I found that it is possible to look at adjusted residuals and treat them as a z-score and then use a two-tailed test to find a p-value. The problem is how do you calculate adjusted residuals on what I realise is a 1xr table (as it is a goodness of fit test)?
In addition if anyone is interested in seeing what I was doing in regards to my pairwise and more details on my issues then please look at a forum question here.
I also have tables of habitat use vs. availability. Some of the values are small but only two groups have a mean value below 5. I use a $\chi^2$ as I did not know how to do a Fisher's on such a large table (9 or 5 habitats). The issue is, I then did pairwise comparisons for each habitat combo to add the p-values to come up with which habitats were contributing to the significant result. Should I somehow have used Fisher's for these 2x2 tests?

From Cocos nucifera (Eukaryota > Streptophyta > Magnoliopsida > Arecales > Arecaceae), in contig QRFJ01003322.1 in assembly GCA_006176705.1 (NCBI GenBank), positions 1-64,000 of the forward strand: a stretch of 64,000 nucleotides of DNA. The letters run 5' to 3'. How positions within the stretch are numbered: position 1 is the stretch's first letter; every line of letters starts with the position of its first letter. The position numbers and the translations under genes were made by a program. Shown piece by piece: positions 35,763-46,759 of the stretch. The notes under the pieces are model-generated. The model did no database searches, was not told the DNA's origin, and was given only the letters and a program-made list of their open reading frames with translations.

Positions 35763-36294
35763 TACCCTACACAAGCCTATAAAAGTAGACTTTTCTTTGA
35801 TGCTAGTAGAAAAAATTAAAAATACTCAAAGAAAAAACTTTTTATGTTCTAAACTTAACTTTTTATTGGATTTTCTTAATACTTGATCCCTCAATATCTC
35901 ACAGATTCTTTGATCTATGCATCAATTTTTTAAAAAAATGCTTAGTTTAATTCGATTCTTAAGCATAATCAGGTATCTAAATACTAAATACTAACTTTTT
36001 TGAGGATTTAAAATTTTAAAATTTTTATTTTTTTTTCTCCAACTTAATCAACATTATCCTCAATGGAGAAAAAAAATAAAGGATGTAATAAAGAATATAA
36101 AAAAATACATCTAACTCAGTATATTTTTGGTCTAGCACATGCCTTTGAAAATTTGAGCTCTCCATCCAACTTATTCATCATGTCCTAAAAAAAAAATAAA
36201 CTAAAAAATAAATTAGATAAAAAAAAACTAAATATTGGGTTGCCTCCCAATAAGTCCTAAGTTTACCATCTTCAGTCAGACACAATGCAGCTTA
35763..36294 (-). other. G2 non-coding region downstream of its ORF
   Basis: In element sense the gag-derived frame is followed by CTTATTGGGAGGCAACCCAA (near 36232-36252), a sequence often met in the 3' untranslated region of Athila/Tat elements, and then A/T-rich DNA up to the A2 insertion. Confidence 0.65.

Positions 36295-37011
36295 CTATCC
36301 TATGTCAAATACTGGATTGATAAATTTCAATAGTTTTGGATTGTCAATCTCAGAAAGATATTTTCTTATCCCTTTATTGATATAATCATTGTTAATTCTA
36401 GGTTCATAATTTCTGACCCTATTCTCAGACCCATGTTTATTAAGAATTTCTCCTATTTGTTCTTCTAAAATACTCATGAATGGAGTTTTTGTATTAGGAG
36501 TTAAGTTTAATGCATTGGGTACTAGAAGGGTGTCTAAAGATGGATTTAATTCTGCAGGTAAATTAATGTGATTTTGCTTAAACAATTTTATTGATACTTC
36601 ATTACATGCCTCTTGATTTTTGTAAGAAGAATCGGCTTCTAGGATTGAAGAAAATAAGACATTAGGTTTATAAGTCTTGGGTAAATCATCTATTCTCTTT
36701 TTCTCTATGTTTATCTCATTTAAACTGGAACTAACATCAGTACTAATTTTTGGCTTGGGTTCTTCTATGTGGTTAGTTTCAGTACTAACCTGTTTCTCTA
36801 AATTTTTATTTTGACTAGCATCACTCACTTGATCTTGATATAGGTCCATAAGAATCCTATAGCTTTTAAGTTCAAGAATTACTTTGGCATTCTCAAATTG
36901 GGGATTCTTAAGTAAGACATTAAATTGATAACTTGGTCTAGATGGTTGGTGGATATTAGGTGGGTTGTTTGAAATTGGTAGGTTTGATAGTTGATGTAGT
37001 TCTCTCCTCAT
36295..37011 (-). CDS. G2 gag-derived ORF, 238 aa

I have not found a way to do these pairwise for Chi so I set up an Excel file to do it and then compared each p-value (smallest first) with Holm's Bonferroni p-values i.e.
0.05/8 etc., for each in turn. Does this sound feasible rather than delving into Fisher's within the test? The results found did look valid and ironically the habitat type with
E=2 was not significant.
In addition, if I am doing the Holm's correction by hand (i.e., comparing each with the respective p-value) should the real p-value be shown in the results, or should you show a p-value that has been multiplied by the respective correction so that they can all look as if they are being compared to
For example, my fifth smallest of 9 p values is
0.02. According to Holm's I should compare this to
0.01 so it is not significant. If I need to report the p-values, should this one, for example, be shown as
0.10, i.e., it has been multiplied by the 5? Or should I show the original
0.02 and then have a reference such as "significant using Holm's correction?